By Mary Humstone
January 22, 2016
Yellowstone Elementary in Rock Springs, built in 1922-23, is a beautiful example of vernacular Collegiate Gothic architecture. Its castellated piers and parapets, variegated brickwork, and granite entryways impressed upon the students and the community that this was a hallowed hall of learning. Built the same year as both Roosevelt and Lowell Elementary schools, Yellowstone was not only the most impressive architecturally, it also had larger classrooms and the only music room. Unlike the other two, Yellowstone was built as an elite school for the upper crust of Rock Springs. The two bas-relief gnomes, one reading and one writing, that greet visitors from their perches on the castle-like piers were meant by architect D.D. Spani to symbolize the concept of higher learning by the upper classes. Instead, they became the stuff of schoolyard legend and teachers’ cautionary scolding!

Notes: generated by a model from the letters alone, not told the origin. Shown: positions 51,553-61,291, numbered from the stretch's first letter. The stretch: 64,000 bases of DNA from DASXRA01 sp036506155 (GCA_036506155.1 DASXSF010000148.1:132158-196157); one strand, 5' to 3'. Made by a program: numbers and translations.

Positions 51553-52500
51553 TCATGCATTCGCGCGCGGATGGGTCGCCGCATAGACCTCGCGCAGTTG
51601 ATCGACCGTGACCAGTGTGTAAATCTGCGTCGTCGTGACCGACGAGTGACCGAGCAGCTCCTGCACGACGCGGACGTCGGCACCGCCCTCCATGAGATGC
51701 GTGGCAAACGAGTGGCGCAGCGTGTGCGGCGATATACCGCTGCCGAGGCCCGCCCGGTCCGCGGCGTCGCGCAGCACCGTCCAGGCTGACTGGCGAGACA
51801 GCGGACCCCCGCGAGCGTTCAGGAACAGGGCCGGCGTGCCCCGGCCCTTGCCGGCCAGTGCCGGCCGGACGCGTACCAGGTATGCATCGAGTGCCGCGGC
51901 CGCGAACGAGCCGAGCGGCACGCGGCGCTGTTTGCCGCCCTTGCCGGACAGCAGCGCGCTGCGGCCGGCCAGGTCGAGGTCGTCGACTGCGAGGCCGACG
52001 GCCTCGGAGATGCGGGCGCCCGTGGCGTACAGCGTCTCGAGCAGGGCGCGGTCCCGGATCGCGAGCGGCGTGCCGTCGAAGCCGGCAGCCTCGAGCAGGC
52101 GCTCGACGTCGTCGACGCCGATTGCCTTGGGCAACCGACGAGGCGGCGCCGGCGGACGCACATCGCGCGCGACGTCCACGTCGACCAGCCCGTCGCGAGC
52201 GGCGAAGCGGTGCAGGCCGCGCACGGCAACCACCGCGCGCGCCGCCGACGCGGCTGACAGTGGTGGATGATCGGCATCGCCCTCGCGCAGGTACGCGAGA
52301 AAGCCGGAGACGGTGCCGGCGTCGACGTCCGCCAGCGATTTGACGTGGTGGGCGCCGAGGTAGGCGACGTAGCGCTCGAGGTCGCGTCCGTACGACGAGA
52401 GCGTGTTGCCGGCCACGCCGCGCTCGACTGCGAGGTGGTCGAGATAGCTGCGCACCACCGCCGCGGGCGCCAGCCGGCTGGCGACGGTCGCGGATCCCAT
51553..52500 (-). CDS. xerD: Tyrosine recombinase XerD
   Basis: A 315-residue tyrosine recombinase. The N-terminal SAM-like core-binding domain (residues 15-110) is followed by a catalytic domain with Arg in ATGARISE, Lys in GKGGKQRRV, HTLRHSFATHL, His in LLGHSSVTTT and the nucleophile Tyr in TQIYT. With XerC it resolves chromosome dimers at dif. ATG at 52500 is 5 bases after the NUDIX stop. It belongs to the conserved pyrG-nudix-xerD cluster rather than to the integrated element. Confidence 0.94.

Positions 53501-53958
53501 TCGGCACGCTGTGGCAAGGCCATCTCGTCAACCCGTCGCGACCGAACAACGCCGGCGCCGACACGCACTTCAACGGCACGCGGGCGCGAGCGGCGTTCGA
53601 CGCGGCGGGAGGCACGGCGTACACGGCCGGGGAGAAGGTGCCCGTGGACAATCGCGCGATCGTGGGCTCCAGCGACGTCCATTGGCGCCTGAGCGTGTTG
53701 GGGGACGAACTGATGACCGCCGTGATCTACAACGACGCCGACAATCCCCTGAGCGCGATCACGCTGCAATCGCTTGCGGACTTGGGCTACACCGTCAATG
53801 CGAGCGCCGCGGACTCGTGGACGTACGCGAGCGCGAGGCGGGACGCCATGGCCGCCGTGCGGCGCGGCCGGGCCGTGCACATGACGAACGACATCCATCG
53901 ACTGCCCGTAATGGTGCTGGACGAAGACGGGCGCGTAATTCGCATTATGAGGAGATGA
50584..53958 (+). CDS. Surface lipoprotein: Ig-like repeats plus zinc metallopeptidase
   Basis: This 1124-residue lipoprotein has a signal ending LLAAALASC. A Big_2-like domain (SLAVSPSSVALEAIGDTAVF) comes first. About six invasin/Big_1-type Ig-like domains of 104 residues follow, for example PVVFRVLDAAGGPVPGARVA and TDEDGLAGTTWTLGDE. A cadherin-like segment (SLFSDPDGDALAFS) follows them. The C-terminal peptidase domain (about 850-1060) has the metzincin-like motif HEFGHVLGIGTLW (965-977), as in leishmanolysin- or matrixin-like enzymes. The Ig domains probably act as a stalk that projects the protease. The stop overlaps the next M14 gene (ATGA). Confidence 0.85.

Despite the stories surrounding the gnomes, Yellowstone housed generations of Rock Springs students until it was abandoned in 2002. The City of Rock Springs declared it “uninhabitable” after a break-in and vandalism a few years later. Luckily, Sweetwater County took over the property to house the Boys and Girls Club, but they only occupied the rear section of the building, a 1971 addition.
Although the original Yellowstone Elementary structure was deemed uninhabitable, another organization looking for a new home base decided to give Yellowstone a second chance. The Family Justice Center, an organization that helps victims of family violence, moved in in 2012 after relatively minimal renovations.
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